Recommendation for Intel MB

jamesro

Distinguished
Mar 2, 2007
134
0
18,680
Want a recommendation for a motherboard to get.

I'll be using an E2160 Dual Core in the meantime, then getting a quad Penryn 45nm
I'll also be going most likely with a Gigabyte/Leadtek/XFX 8800GT graphics Card
will decide on DDR2 RAM after I'm set on a motherboard.
Ill be going with a RAID0 most likely two Seagate Barracuda 320GB SATA drives and 3Gb/s interface
Its going to be a rig for gaming.
using on board sound as i know most good motherboards include good surround options

Mmmm don't think I'll be considering SLI either.
I doubt I'll be interested in DDR3 support as by the time this is feasible ill be looking at the
new Nehalem socket (LGA 715).

Aside from recommending a motherboard u can include opinions and perhaps some
changes u think i should consider to the other hardware of the thought out rig.

I want it to be a solid foundation as it will be supporting my future 45nm Quad Penryn

So factors im not sure to be considering is FSB1600? PCI-E 2.0 etc

thanks
 

prolfe

Distinguished
Jan 9, 2005
252
0
18,780
Hey James! I'm looking at the abit IP35-pro myself, for a Penryn build. You didn't mention your price points, but at ~180 it's middle of the road priced, with a lot of features. There is a cheaper abit IP35-e, but I have heard that the BIOS may need updated, apparently the first few BIOS revisions had some issues.
 

jamesro

Distinguished
Mar 2, 2007
134
0
18,680
well i guess im willing to spend a bit more on the motherboard considering i want it to last well into the penryn CPUs.
I guess 300AUD wouldn't be out of the question. the Asus Striker Extreme has hit the 400AUD mark here for reference.
 
IP35-e and DS3L DON'T support RAID, so thus wouldn't be considered, since you said you want RAID. The IP35 vanilla or the DS3R or Abit p5k would fit the bill. Didn't you just have another link about a few days ago?
 
If you are building a gaming PC, then build it around the strongest VGA card you feel comfortable buying. It is much more important than the CPU. The new 8800GT looks great. There may be something stronger by the end of the year. If the price of the 8800GTX drops, that could be good also. I agree with avoiding SLI. It has a place only if a single 8800GTX-OC is not good enough.

Right now, there don't seem to be any games(excepting flight simulator-x) that make use of more than two cores. I suspect that that will remain true for the next year, when nehalem should launch. To that end, I would suggest looking toward a higher clocked penryn such as the E3850(3.16) due in 1Q08. Realistically, just using a current E6850 would be just as good. If you are willing to overclock the E2160, then the E6850 should go even higher. If your target build time is 1Q08, then wait for the E3850. If you are going to build now, just use the E6850 and keep it until nehalem arrives. The penryns look to be only 10% faster and perhaps 10% cheaper. That is not a difference worth waiting for if you are gaming.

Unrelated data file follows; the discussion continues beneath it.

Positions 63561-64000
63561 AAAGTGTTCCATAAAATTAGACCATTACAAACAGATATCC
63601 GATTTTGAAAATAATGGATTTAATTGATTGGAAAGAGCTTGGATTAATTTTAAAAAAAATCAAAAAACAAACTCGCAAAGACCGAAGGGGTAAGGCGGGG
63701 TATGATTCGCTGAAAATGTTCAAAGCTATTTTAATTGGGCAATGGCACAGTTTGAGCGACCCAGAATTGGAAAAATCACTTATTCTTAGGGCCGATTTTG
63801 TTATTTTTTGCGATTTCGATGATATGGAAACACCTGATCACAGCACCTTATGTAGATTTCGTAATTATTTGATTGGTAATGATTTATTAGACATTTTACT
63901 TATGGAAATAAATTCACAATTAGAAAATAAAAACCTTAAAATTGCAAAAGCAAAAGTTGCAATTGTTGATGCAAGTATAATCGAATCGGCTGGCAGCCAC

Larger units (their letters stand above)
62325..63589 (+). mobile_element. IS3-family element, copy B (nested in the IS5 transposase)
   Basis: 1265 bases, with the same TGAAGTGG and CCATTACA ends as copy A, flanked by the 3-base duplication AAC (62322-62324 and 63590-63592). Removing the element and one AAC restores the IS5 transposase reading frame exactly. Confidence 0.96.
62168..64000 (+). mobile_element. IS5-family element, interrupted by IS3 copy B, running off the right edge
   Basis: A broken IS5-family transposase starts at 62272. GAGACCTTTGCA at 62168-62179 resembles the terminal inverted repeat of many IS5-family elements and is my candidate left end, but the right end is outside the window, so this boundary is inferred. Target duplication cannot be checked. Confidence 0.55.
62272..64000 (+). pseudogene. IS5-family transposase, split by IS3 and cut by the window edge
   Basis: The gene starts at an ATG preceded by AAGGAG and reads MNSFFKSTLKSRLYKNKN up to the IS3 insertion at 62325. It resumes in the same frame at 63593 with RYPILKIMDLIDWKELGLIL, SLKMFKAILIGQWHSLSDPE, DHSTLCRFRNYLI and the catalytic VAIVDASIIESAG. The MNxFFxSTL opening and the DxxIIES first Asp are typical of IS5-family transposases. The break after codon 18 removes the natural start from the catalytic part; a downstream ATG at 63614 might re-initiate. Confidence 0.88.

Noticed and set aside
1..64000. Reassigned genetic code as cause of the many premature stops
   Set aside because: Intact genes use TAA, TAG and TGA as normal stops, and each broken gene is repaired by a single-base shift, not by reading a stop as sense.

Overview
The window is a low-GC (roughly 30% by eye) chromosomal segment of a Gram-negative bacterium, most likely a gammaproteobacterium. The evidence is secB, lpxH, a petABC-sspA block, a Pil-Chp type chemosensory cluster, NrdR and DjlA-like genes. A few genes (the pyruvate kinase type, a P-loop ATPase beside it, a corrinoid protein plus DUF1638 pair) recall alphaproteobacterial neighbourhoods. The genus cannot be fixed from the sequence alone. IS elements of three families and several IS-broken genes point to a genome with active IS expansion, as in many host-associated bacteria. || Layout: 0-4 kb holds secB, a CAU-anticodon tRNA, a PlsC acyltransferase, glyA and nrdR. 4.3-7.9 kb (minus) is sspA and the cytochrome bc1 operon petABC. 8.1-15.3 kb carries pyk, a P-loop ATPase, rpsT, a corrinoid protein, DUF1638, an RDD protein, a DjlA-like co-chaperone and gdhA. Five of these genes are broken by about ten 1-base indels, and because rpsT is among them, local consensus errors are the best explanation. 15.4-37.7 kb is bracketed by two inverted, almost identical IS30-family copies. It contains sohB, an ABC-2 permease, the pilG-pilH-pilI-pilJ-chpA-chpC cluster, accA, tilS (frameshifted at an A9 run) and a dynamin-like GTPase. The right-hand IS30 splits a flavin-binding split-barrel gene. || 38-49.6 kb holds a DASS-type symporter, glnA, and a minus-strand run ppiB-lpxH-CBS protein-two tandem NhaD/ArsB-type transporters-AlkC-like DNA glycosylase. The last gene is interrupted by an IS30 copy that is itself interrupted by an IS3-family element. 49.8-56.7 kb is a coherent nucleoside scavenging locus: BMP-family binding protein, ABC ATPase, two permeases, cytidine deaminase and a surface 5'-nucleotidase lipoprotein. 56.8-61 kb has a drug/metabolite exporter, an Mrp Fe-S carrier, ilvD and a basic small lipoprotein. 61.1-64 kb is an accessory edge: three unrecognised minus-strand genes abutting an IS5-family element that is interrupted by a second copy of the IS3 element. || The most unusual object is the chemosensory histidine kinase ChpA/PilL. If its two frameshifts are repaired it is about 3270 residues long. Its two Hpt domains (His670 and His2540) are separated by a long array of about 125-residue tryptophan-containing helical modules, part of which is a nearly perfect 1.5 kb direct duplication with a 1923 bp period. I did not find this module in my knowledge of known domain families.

If you look at all the mobo reviews, there is very little difference in gaming performance(vs. synthetic benchmarks) among them. Any difference in performance is directly related to the clock speed of the CPU. The chipset(x38, P35, P965) and mobo vendor do not matter. To that end, I suggest a P35 based board from your favorite major mobo vendor. They have been well debugged, and most will run the forthcoming penryn processors. I agree with planning on onboard sound. It is easy to add a sound card later if you feel the need. Pick the lowest cost mobo that has the features you need such as firewire, ide, raid, etc.

Raid-0 has not shown to be effective in the single user desktop environment as a rule. For gaming, you will perform better with a single 750gb drive. If you are doing file editing, you will run better if the source file is on one drive, and the target file is on a separate drive. Not using raid is simpler, and cheaper, letting you use some extra $ on something else.

Plan on 4gb of DDR2. Prices are so good, these days that you might as well do it initially. Upgrading later can be troublesome if you do not get exactly matching dimms.
DDR3 has not been shown to be any faster in application performance than DDR2, and it is still MUCH more expensive. There is less than a 2% difference between the slowest and fastest memory. For synthetic benchmarks, and high overclocking, that is another matter. I would suggest 4gb of DDR2-800 memory from a good vendor.

Don't worry about pci-e-2.0. All current video cards are forward and backwards compatible. No current cards can saturate even the slower pci1.0 bus. VGA card vendors would not sell many cards if they performed poorly in either environment.

Do plan on tier 2 or better PSU from this list: http://www.xtremesystems.org/forums/showthread.php?t=108088

If you have extra money, spend it on the best monitor that you can pay for. You see and use it every day, and it is the best future-proof purchase that I know of.

---good luck---